Bamboo shoots are part of many Asian cuisines. Although canned bamboo shoots are generally available in markets in the U.S., fresh bamboo shoots can be harder to find. The shoots of many bamboo plants are edible, but it is usually advisable to cook them before cooking. If you live in United States Department of Agriculture (USDA) Hardiness Zones 5 through 11, you can grow bamboo and eat the shoots during shooting season. Shooting season is usually in the spring or early summer.
Dig a trench or hole 36 inches deep for your bamboo. There are two types of bamboo: clumping and running. Running bamboo reproduces using runner, which can cause the planting to become invasive. For this reason, if you are planting running bamboo in a home garden or landscape, you will need a bamboo barrier. If you are growing clumping bamboo, the barrier is not necessary.
Place the soil next to the hole and break it up into clumps no larger than a golf ball. A hoe or garden rake can be helpful for some soil types.
Line your hole down to 36 inches with a bamboo barrier. Some commercial bamboo barriers are plastic, but you can also line your hole with several inches of concrete as an effective barrier. If you are planting the bamboo in a forest, where invasiveness is not an issue, you will not need a barrier.
Refill the hole to within about 10 inches of the top level of soil.
Add 2 inches of compost and mix the soil and compost until 50 percent is soil and 50 percent is compost. With the compost, the soil in your hole should be around 8 inches below the surrounding soil levels.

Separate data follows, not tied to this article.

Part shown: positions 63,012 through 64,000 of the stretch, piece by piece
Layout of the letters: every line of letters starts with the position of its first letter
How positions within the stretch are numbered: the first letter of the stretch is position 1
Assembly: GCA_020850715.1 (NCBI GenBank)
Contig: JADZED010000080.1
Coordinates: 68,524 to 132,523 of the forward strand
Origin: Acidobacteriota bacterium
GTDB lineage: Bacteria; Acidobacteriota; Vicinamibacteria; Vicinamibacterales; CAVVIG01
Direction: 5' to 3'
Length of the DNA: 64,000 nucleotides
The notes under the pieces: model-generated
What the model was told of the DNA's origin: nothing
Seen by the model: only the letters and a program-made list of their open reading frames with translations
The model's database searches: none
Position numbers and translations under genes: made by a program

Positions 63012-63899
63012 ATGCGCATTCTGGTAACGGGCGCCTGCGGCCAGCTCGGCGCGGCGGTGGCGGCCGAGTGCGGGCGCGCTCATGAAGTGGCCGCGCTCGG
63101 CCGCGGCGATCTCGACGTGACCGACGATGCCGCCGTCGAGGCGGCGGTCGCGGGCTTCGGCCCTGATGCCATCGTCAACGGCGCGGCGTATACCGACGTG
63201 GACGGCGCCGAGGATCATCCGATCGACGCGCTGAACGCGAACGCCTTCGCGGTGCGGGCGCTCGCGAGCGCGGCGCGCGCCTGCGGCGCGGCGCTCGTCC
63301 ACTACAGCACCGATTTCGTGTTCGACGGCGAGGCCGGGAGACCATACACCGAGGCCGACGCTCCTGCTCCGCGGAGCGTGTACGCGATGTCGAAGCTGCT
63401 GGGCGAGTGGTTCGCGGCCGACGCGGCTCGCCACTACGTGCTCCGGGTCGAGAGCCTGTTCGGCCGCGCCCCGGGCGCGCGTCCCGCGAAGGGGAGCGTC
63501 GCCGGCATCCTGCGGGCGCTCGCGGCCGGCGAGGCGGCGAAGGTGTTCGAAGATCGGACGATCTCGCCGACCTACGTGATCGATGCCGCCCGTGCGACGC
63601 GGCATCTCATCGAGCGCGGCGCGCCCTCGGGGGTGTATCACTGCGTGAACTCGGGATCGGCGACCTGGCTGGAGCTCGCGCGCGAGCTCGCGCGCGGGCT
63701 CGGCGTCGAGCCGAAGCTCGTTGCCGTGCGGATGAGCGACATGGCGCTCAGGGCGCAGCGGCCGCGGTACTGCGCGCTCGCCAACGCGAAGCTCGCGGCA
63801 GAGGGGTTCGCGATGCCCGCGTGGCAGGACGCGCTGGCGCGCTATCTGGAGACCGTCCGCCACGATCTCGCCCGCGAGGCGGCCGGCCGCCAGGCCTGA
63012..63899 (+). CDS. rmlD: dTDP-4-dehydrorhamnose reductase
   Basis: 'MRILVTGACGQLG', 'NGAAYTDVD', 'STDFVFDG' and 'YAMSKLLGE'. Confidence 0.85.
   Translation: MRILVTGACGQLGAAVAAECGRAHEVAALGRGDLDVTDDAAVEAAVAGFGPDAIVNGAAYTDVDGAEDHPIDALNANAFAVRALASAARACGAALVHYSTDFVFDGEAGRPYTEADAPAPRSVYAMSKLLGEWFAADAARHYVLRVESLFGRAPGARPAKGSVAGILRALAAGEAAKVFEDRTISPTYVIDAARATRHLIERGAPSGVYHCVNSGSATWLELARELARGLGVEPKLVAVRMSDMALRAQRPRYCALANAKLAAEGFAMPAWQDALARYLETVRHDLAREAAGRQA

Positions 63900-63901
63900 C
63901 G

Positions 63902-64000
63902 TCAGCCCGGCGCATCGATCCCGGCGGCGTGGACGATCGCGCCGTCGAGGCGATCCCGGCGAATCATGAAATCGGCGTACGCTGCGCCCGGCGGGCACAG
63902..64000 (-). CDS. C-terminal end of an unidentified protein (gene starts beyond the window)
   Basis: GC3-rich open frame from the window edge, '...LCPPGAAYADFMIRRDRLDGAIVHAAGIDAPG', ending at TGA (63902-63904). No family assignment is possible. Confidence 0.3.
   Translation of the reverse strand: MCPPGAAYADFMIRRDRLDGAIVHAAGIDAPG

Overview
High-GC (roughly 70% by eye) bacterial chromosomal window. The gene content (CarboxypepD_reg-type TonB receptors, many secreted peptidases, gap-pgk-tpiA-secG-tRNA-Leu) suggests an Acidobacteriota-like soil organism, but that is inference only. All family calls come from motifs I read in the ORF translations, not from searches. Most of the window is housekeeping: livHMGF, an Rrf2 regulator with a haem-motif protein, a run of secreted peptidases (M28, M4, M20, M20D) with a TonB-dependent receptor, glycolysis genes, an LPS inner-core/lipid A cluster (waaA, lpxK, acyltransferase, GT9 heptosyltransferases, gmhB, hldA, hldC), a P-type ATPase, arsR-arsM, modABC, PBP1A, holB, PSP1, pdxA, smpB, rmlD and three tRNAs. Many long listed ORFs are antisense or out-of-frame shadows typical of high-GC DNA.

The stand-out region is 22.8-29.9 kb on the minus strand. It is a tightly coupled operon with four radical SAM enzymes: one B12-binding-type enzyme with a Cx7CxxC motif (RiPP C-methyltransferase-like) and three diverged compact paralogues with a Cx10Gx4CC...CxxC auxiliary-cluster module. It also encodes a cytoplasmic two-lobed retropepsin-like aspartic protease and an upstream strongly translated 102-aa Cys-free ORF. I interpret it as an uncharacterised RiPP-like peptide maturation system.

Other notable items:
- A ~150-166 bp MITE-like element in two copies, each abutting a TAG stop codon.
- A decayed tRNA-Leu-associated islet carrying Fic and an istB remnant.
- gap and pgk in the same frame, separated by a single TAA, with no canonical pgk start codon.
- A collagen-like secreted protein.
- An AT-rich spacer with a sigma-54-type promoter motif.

Lay your rhizomes eyes up and cover them with 8 inches of soil.
Add 2 to 3 inches of mulch and water your bamboo rhizomes with 4 to 6 inches of water initially.
Give your rhizomes 1 to 2 inches of water every 2 to 3 days until they sprout.
Let your bamboo grow for 3 to 4 years before harvesting shoots. This will allow your grove to be established enough to support harvesting. The exact amount of time it will take for your bamboo to establish will vary, depending on your location and the species you have planted.
Harvest the new shoots when they have reached the desired size. The height and thickness will vary, depending on the species. More common species that grow well in North America are ideally harvested at 3 to 6 inches tall.
Harvest the shoots by slipping the curved bamboo knife behind the shoot and cutting through the bamboo as close to the base as possible.
Peel the outer layers off and cook before eating.
Things You Will Need
- Hoe (optional)
- Bamboo barrier (optional)
- Bamboo rhizomes
- Bamboo harvest knife (curved bladed)
- The bamboo genus Phyllostachys, which consists of about 60 species, all of which are edible, is well-suited for cultivation in the United States. Some of these species include P. dulcis, P. edulis, P. bambusoides, P. pubescens, P. nuda, and P. viridis.
- The USDA recommends boiling fresh bamboo shoots for 18 to 20 minutes before eating them.
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